Apache are North American Indians of the Southwestern U.S. Their name comes from a
Zuni word meaning “enemy.” The Apache are
divided into the Eastern Apache who were
mainly hunter gatherers and the Western
Apache who were mainly farmers. The Apache
people include six traditional Apachean
speaking groups called the Chiricahua,
Jicarilla, Lipans, Mescalero, Plains Apache,
and Western Apache.
The Apache Land that was home to the
tribe, is indicated on the Southwest Indian Land
Map, which was occupied
by the Apache before the arrival of the
The Apache had never
experienced the way of the Europeans
especially in relation to the subject of
ownership of Apache land became the source
of the bitter conflicts between the white
European settlers, the U.S. and the Native
Southwest Indians and
The Apache Native Americans lived in harmony with
the land which was emphasized by the their
culture, religion and beliefs. The idea of
an individual person having exclusive use of
a particular piece of land was completely
alien to Native Americans.
Apache Land - Ownership?
The Apache fought, as communities,
with other tribes over hunting rights to their
territory. But the "right" to the land was
very different from the legal terms
understood by the white settlers relating to individual ownership. The
Apache Indians had no concept of "private
property," as applied to the land, but
were soon to experience this European idea,
through the constant encroachment on the
tribal territories and Apache
Apache Land - Wars and Conflicts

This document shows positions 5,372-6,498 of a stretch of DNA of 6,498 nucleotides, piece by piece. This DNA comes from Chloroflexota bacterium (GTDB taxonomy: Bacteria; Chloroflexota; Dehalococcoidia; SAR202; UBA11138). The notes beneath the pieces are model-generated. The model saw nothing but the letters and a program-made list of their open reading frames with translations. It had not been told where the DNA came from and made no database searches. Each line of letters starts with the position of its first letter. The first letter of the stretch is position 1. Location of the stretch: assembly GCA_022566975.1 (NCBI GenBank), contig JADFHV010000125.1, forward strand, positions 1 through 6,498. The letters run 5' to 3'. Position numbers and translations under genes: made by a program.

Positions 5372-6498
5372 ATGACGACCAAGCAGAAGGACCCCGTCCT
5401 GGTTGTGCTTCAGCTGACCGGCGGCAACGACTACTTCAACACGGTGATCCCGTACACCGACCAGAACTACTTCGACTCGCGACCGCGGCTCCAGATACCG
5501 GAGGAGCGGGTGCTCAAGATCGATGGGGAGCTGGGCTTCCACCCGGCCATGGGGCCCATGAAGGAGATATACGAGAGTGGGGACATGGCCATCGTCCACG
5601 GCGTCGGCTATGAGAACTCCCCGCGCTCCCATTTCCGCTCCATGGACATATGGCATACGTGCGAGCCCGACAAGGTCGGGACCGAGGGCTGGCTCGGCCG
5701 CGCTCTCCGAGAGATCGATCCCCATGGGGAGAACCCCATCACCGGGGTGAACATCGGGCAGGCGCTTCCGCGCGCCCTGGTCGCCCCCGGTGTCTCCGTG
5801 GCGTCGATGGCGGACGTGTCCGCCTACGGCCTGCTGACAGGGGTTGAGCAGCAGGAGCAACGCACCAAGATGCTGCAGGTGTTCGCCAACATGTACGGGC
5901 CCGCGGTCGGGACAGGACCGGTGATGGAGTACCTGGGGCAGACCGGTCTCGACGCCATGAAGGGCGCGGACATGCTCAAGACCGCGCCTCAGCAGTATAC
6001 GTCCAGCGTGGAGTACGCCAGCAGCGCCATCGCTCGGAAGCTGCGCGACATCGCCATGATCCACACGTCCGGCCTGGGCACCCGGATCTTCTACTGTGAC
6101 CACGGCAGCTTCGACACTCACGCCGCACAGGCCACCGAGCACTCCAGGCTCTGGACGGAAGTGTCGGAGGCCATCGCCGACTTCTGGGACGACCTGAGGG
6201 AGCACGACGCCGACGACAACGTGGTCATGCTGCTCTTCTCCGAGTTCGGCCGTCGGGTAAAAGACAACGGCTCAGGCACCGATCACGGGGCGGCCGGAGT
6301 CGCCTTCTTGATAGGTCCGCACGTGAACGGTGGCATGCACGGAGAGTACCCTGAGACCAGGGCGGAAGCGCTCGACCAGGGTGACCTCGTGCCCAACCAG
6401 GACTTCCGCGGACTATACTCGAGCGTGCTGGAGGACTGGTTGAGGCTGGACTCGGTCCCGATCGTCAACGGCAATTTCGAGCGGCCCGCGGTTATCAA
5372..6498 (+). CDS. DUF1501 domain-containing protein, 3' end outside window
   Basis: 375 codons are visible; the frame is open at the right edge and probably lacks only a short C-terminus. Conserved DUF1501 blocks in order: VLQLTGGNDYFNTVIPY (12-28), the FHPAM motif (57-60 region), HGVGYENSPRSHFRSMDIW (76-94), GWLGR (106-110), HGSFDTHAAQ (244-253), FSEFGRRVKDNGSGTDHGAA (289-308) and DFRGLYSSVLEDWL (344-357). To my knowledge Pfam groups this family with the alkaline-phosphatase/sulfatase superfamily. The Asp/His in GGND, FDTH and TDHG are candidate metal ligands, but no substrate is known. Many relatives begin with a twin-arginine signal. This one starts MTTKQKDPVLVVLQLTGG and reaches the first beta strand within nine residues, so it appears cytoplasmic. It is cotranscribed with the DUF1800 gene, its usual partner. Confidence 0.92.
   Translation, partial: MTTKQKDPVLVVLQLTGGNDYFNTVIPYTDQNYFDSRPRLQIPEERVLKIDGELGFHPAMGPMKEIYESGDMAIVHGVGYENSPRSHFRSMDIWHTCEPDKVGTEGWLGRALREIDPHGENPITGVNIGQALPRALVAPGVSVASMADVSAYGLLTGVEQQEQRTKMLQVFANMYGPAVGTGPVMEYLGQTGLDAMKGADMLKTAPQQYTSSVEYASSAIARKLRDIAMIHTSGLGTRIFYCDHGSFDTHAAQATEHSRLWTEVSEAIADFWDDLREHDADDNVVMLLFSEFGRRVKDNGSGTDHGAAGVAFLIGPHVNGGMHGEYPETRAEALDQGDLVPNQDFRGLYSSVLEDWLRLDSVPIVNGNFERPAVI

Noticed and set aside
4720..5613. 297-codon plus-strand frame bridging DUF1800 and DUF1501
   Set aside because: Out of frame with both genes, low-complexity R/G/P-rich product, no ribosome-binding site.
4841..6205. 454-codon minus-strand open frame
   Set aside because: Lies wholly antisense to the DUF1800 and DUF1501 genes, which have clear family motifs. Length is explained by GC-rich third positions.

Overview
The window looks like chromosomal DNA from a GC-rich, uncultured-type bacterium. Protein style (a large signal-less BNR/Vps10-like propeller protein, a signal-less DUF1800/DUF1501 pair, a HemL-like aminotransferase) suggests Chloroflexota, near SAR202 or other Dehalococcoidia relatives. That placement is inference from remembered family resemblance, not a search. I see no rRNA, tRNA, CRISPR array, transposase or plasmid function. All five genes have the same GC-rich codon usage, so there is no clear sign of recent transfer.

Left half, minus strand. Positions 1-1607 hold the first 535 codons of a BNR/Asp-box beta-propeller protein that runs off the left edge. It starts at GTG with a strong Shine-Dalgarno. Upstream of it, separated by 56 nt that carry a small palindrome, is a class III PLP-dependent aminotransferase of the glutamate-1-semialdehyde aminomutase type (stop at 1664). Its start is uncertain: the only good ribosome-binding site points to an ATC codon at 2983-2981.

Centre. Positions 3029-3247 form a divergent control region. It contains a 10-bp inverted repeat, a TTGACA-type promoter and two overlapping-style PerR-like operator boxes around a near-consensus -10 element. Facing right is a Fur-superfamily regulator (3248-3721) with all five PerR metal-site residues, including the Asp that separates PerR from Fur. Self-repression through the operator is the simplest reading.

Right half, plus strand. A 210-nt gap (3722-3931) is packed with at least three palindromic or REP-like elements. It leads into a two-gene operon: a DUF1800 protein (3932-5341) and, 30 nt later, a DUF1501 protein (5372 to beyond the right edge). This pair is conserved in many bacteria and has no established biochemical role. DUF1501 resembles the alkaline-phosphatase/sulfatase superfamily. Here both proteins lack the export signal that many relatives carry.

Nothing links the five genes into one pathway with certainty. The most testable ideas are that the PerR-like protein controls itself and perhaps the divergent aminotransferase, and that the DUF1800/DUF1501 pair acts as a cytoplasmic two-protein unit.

From the late 1500s to the 1800s the Apache
fought to stake out their territory and
protect it from the Spanish settlers in
northern Mexico and New Mexico.
The American Indian Wars is the name used in
the United States to describe a series of
wars, battles and conflicts between American
settlers or the U.S. army, and the Native
American Indians before and after the
American Revolutionary War. The Apache
attacked the early settlers who crossed
their territory and lands. In 1861
began the Apache wars. Many Apache
surrendered between 1871 and 1873, and were
moved to the San Carlos reservation in
Arizona. A large number of Apache were led
by the Apache leaders
in continuous raids against the European
Apache Land - Moved to the Reservation
The Apache conflicts continued until 1886
when the few remaining warriors surrendered.
The members of Geronimo's Chiricahua Apaches
were taken to Florida and then Alabama,
where they were held prisoner. Their
imprisonment lasted for twenty-seven years
during which time many died of tuberculosis.
In 1913 the remaining Chiricahua Apache were
allowed to move to Oklahoma or New Mexico.
Apache Land - Dawes General
The Dawes General Allotment Act was passed
by Congress in 1887 which led to the break
up of the large Indian Reservations and the
sale of Indian lands, including Apache
lands to white settlers.
Apache Land - Tribal Map
The Tribe location map provides a general
overview of the tribal territories and land
various tribes of Native Indians.
The Tribe Location Map provides a bird's
eye view of the most famous Native American
Indian groups and their
proximately to other Native American
their tribal territories.
Apache Native Indians, together with
the other Native American tribes, were removed from their land
and sent to inhospitable reservations.
They waited until
1969 when all Indians were declared citizens
of the U.S.
Apache Land - Tribe Location Map
Interesting Facts and information about Apache Land
Maps and interesting info
Apache Lands -
Pictures and Videos of Native American Indians
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